Figure 4: Dendrogram from the agglomerative clustering.

Figure 5

illustrates the kind of spatial maps that are found in the dense cluster. Dark areas along the lateral sides is used to highlight those voxels whose values differed more than three standard deviations from the mean. The numbers marking the slices are their Z-coordinates. The corresponding low-dimensional point is in Figure

2 numbered as 3. It is now possible to inspect the clusters more closely with domain experts.

Figure 5: Example spatial map in the dense cluster, this is data point number 3. Dark lateral areas mark more than three standard deviations from the mean, e.g. in slices 36 and 38.
Figure 6: Absolute correlation values between the spatial maps.

Figure 6 shows the correlation matrix of all the 23 spatial maps. This is a way to inspect the similarity of the brain activity. The correlation matrix is also the basis of analysis for the hierarchical clustering [5]. In the figure it can be seen that there is some correlation between some of the spatial maps, but not so much between others.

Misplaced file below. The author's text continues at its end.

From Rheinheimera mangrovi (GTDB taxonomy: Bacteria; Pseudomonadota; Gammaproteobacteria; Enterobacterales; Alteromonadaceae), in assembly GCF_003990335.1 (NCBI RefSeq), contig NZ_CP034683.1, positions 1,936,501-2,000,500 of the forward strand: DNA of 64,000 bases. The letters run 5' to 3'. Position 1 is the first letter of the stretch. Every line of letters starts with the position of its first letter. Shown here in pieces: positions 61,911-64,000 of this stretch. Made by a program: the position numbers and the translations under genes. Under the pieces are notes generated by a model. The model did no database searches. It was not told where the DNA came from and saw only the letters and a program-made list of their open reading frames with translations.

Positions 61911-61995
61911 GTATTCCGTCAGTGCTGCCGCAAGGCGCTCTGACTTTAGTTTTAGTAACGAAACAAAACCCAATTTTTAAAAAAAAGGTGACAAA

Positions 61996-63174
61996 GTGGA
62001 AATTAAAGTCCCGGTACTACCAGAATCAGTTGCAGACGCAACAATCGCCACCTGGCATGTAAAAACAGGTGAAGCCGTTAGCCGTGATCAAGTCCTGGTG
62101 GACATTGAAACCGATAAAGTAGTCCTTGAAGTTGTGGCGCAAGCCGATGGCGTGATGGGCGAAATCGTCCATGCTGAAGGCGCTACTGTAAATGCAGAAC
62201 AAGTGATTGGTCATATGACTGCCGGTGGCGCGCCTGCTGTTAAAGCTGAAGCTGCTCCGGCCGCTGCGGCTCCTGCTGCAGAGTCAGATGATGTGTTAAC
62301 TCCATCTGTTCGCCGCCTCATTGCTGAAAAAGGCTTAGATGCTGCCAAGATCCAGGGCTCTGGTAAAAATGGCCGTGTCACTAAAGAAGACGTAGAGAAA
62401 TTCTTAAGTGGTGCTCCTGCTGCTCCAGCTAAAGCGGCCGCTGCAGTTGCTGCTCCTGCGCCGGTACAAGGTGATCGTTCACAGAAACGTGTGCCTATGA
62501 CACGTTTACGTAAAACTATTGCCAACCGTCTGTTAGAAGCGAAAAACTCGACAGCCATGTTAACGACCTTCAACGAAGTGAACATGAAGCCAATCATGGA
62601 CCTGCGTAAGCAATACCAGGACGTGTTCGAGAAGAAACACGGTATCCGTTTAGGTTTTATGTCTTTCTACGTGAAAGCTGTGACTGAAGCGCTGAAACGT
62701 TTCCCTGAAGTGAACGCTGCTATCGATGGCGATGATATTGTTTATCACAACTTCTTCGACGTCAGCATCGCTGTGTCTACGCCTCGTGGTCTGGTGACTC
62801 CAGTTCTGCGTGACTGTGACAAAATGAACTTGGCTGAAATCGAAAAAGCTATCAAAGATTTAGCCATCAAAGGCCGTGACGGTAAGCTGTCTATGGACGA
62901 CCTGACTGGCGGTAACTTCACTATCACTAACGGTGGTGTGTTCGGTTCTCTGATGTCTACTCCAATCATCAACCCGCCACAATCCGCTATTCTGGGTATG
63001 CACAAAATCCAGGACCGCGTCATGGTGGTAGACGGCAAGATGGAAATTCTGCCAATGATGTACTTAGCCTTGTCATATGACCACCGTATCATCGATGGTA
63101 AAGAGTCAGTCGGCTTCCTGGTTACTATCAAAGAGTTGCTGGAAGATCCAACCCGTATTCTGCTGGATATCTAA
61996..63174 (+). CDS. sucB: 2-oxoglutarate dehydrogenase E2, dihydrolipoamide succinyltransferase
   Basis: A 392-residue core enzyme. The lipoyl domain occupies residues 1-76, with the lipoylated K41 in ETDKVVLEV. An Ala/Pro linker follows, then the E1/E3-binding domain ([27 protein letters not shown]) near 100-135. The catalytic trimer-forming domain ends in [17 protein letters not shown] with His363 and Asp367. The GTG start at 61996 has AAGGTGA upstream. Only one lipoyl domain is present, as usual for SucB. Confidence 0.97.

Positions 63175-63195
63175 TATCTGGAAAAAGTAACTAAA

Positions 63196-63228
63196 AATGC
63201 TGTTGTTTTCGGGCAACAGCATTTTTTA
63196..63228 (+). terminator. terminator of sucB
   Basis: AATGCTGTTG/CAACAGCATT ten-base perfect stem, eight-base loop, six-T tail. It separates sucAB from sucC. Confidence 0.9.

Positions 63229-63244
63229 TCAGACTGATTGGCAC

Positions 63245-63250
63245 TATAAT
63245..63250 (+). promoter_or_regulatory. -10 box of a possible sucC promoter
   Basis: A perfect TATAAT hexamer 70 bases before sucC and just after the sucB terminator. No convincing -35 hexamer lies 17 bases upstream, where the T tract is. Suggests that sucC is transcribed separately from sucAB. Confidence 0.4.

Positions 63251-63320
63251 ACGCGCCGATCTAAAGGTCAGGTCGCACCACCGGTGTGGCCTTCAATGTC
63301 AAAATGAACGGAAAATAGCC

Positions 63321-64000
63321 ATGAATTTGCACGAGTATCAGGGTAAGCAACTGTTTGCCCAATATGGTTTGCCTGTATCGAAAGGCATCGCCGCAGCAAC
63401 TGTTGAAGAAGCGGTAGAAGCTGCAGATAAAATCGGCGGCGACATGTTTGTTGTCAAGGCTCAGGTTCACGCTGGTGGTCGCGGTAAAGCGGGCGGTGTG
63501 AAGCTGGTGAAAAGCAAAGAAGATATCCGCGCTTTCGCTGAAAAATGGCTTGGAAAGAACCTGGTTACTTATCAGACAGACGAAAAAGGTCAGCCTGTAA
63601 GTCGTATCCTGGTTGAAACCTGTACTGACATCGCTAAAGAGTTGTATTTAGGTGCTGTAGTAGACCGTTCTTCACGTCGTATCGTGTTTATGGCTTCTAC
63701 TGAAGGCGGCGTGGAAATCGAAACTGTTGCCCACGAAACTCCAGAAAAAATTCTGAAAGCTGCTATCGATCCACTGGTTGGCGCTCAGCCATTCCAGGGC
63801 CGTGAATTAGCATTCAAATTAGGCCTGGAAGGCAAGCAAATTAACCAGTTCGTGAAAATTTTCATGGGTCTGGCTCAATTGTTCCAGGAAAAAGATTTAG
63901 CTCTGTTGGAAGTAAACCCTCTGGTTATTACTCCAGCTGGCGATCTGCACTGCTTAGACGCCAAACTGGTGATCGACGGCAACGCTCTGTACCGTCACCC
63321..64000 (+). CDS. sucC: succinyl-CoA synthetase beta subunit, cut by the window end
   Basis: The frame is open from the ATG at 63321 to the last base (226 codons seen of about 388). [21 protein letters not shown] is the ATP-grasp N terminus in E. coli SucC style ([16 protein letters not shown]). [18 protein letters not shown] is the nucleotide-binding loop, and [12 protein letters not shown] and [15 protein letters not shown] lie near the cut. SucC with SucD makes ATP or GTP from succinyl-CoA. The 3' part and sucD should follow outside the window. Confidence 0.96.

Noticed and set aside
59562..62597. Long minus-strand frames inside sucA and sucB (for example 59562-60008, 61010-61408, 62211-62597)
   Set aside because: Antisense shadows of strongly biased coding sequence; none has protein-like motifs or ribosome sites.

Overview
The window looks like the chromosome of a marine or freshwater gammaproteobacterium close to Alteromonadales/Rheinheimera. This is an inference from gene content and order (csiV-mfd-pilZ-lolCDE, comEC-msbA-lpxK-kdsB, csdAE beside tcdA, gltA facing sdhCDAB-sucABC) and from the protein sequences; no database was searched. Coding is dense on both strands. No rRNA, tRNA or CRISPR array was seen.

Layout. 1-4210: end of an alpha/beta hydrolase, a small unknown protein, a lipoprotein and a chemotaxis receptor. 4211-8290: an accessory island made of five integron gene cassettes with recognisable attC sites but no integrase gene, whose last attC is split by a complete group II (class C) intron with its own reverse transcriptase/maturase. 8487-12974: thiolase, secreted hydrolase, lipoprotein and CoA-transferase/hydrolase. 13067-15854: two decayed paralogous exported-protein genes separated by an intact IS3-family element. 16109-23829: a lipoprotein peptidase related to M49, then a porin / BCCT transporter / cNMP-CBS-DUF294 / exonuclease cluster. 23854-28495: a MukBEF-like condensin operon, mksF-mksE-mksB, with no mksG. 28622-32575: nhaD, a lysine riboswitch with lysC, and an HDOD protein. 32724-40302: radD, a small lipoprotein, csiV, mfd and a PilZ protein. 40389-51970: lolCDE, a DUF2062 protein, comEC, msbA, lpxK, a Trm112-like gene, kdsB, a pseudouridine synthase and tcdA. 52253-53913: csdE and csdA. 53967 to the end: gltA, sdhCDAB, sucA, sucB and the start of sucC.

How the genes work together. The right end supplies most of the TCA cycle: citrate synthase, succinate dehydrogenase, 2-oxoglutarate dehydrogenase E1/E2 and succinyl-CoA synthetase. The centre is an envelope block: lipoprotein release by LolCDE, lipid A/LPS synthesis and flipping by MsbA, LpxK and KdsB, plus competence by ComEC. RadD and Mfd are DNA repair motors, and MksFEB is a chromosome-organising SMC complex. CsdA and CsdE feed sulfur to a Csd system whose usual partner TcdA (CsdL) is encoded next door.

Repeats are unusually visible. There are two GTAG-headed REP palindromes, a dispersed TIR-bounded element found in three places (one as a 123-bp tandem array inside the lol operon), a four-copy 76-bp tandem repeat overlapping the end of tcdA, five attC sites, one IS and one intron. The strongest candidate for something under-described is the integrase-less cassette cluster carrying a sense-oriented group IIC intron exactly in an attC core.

Figures 7 and 8 illustrate the internal structure of the clusters by showing the correlation matrices for the individual clusters. The members in the dense cluster have higher correlation among themselves than the members in the sparse cluster. This information is also seen in Figure 2 where the diffusion distances inside the dense cluster are smaller.

Figure 7: Absolute correlation values between the spatial maps that belong to the dense cluster.